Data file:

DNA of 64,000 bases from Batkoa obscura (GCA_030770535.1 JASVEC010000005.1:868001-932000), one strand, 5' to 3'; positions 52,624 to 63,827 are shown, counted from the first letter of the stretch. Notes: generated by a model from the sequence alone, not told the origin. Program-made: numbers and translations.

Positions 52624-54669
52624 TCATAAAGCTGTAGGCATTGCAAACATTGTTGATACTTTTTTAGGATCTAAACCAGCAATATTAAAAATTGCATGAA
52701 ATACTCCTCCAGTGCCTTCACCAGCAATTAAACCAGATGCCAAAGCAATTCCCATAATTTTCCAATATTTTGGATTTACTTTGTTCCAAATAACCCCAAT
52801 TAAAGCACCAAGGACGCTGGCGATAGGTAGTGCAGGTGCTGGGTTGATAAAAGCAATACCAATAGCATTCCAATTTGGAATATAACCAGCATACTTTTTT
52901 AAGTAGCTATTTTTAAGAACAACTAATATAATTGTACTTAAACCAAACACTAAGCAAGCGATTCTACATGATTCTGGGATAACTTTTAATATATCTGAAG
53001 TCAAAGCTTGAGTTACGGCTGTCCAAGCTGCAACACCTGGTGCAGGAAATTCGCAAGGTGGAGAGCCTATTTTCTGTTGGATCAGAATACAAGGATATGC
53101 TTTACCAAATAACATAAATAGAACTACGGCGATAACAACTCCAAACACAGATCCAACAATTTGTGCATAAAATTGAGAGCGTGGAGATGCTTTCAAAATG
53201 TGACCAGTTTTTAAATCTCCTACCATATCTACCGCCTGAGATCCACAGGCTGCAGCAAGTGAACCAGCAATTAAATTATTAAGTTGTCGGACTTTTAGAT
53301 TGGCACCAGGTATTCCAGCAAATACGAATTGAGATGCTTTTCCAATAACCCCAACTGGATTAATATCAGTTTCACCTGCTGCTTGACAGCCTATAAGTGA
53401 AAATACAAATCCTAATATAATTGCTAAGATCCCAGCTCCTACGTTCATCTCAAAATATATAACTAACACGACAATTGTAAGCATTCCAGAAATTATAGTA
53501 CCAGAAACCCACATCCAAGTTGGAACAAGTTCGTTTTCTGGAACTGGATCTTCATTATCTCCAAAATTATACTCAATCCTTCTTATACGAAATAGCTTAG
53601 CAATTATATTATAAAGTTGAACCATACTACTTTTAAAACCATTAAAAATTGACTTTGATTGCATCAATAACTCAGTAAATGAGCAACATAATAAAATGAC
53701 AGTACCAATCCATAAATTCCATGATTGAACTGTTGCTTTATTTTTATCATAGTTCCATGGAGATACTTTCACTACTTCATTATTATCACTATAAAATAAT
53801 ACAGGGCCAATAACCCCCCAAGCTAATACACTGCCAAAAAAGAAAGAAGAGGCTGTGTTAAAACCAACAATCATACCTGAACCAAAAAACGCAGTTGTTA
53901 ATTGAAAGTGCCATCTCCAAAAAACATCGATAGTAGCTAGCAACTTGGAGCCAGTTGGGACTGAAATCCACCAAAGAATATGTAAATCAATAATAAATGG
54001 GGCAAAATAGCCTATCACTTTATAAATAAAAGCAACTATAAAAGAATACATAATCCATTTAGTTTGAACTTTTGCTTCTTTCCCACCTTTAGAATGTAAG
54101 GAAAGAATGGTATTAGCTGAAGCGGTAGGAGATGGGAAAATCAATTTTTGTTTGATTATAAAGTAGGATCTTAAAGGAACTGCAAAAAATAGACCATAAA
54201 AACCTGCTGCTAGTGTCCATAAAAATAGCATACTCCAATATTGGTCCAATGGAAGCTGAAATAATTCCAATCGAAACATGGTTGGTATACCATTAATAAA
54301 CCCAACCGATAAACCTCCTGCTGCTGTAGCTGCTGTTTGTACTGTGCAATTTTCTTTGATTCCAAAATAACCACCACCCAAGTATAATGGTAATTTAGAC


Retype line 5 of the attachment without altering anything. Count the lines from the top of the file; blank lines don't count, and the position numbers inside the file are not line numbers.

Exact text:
52801 TAAAGCACCAAGGACGCTGGCGATAGGTAGTGCAGGTGCTGGGTTGATAAAAGCAATACCAATAGCATTCCAATTTGGAATATAACCAGCATACTTTTTT